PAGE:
Saturday, December 12, 2009

Miky, the Israeli bomb-sniffing dog

Via The New York Times:

Yes, Miky, There Are Rabbis in Montana
Published: December 4, 2009
Helena, MT - In Montana, a rabbi is an unusual sight. So when a Hasidic one walked into the State Capitol last December, with his long beard, black hat and long black coat, a police officer grabbed his bomb-sniffing German shepherd and went to ask the exotic visitor a few questions.

Though there are few Jews in Montana today, there once were many. In the late 19th century, there were thriving Jewish populations in the mining towns, where Jews emigrated to work as butchers, clothiers, jewelers, tailors and the like.


Last year, the rabbinic debate resumed as the hour of lighting neared and 20 or so Jewish Montanans filed into the Capitol.

One woman could be heard reporting, excitedly, that a supermarket in Great Falls would be carrying matzo next Passover; a guy from Missoula was telling everyone that he had just gotten a shipment of pastrami from Katz’s Deli in New York.

The menorah was lighted and Hebrew prayers chanted, while the officer watched from a distance with his dog. He figured he would let it all go down and then move in when the ceremony was done. The dog sat at attention, watching the ceremony with a peculiar expression on its face, a look of intense interest. When the ceremony was over, the officer approached the Hasidic rabbi.

“I’m Officer John Fosket of the Helena Police,” he said. “This is Miky, our security dog. Do you mind if I ask you a few questions?”

Miky, pronounced Mikey, is in a Diaspora of his own. He was born in an animal shelter in Holland and shipped as a puppy to Israel, where he was trained by the Israeli Defense Forces to sniff out explosives. Then one day, Miky got a plane ticket to America. Rather than spend the standard $20,000 on a bomb dog, the Helena Police Department had shopped around and discovered that it could import a surplus bomb dog from the Israeli forces for the price of the flight. So Miky came to his new home in Helena, to join the police force.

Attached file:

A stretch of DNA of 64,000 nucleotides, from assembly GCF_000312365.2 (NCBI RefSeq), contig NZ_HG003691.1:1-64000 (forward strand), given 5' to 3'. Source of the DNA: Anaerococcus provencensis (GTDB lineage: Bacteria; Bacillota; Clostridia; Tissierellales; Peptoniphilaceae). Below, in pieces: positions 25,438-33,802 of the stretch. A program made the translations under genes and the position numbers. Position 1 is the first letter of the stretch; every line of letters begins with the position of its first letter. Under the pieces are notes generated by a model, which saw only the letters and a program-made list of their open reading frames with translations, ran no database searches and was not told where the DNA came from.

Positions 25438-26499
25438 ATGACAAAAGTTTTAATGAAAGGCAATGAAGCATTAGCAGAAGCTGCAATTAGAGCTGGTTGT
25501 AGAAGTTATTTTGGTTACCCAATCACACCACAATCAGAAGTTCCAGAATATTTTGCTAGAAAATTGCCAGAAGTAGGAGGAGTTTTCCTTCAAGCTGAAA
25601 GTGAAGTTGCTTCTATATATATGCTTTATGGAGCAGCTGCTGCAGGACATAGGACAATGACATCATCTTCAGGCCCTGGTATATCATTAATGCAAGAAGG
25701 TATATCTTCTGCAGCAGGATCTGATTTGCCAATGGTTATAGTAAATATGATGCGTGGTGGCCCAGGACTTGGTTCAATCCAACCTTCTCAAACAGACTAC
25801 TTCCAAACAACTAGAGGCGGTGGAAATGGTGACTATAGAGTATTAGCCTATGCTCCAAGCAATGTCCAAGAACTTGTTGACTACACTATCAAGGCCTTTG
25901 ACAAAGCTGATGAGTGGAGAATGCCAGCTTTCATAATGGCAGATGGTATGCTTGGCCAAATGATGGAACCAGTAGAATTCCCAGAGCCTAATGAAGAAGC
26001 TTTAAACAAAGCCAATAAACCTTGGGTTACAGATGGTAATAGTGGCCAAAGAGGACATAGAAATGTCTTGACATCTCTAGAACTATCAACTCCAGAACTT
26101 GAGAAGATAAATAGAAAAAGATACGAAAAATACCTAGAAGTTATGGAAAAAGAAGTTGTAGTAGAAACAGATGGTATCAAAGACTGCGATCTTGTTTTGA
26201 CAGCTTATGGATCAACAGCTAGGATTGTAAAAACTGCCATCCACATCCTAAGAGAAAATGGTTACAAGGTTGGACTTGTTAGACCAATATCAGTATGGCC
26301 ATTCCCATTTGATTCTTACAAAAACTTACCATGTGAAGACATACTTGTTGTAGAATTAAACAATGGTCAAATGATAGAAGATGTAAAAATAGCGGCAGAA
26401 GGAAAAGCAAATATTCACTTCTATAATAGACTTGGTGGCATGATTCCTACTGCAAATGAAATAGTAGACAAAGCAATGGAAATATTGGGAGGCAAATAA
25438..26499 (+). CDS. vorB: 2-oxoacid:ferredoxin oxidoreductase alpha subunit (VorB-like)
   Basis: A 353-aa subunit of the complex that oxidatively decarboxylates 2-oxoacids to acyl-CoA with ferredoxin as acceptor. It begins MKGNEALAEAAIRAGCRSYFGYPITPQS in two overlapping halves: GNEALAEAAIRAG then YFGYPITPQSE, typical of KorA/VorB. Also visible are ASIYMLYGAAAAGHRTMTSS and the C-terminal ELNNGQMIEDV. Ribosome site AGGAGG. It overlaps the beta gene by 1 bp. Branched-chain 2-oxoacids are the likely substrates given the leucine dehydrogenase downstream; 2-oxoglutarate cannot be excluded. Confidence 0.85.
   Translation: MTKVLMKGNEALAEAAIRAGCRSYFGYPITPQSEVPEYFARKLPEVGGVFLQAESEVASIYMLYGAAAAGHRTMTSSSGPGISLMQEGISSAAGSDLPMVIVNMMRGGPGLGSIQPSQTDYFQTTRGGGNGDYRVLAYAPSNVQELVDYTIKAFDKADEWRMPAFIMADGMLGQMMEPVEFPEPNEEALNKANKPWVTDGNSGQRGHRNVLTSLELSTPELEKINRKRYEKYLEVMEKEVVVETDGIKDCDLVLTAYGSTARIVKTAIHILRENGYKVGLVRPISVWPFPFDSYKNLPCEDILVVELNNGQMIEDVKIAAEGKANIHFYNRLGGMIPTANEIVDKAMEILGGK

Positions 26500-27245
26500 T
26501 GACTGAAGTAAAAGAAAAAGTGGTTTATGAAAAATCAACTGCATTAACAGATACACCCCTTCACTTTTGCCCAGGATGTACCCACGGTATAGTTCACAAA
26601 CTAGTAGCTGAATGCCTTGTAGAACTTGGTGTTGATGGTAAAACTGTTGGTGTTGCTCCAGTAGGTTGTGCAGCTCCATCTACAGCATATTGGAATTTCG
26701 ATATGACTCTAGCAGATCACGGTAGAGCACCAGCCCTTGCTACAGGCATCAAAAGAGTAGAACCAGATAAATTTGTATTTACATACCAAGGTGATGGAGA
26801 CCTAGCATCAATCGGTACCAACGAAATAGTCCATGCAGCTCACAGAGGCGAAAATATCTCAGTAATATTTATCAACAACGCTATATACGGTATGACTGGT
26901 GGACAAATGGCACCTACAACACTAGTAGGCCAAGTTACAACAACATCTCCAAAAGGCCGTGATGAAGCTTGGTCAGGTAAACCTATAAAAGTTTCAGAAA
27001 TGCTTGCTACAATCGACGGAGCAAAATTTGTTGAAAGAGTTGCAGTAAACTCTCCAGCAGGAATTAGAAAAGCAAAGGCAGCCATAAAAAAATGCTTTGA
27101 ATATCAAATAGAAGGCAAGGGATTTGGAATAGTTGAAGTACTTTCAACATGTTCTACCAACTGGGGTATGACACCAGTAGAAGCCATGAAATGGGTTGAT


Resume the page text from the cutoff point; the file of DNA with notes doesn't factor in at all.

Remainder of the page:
The problem, the officer explained, was that Miky had been trained entirely in Hebrew.

When Officer Fosket got Miky, he was handed a list of a dozen Hebrew commands and expressions, like “Hi’ sha’ er” (stay!), Ch’pess (search!), and “Kelev tov” (good doggy). He made flashcards and tried practicing with Miky. But poor Miky didn’t respond.

Officer Fosket (who is not Jewish) suspected he wasn’t pronouncing the words properly. He tried a Hebrew instructional audio-book from the local library, but no luck. The dog didn’t always understand what he was being ordered to do. Or maybe Miky was just using his owner’s bad pronunciation as an excuse to ignore him. Either way, the policeman needed a rabbi.

And now he had found one. They worked through a few pronunciations, and the rabbi, Chaim Bruk, is now on call to work with Miky and his owner as needed. Officer Fosket has since learned to pronounce the tricky Israeli “ch” sound, and Miky has become a new star on the police force. The two were even brought in by the Secret Service to work a recent presidential visit.

So all is well in the Jewish community here because the Hasidic rabbi is helping the Montana cop speak Hebrew to his dog. It is good news all around. The officer keeps the Capitol safe, and the Hebrew pooch is feeling more at home hearing his native tongue.

But the big winner is the rabbi, a recent arrival from Brooklyn who is working hard (against tough odds) to bring his Lubavitch movement to Montana. He has been scouring the state for anyone who can speak Hebrew, and is elated to have found a German shepherd he can talk to.


SandyCarlson said...

Just a tad provincial in some parts, eh, Mary?

Jan said...

Love this, made me laugh.

Mimi said...

All's well that ends well.

Jamie said...

What a great story. I suppose Miky can look forward to eight days of really good doggy treats.

Lin said...

Great story!

Robin said...

What a fabulous feel-good story. Love it.

amatamari© said...

A story incredibly funny!!!

Felisol said...

Dear teach Mary,
In these ugly days, when one hardly can bear to watch the evening news, I've become a sucker for happy endings.
This story had all the good components. Montana is the state where my granddad stayed for 18 years, and i till have first cousins there. Maybe the people of Montana are a bit square-headed like most Norwegians, but they kind of are my people.
So are the Jews. I'm raised in a Pentecostal Church, and taught that the Jews are God's chosen people.
Many of my uncles and cousins have visited Israel and brought back Menorahs as well as Mezusas.
I've neither been to Montana or Israel, but they're a part of my valuable heritage.
This story was perfect for celebrating 3rd Sunday of Advent for me.
From Felisol

♥ Kathy said...

I lol'd at the last line you wrote :) glad they found each other...Happy Sunday Mary ♥

Lady-Light said...

I saw this story last week around my birthday and thought about posting it--you beat me to it!
You have a very pretty blog home page-love the wallpaper and colors.
Happy Holiday to you.

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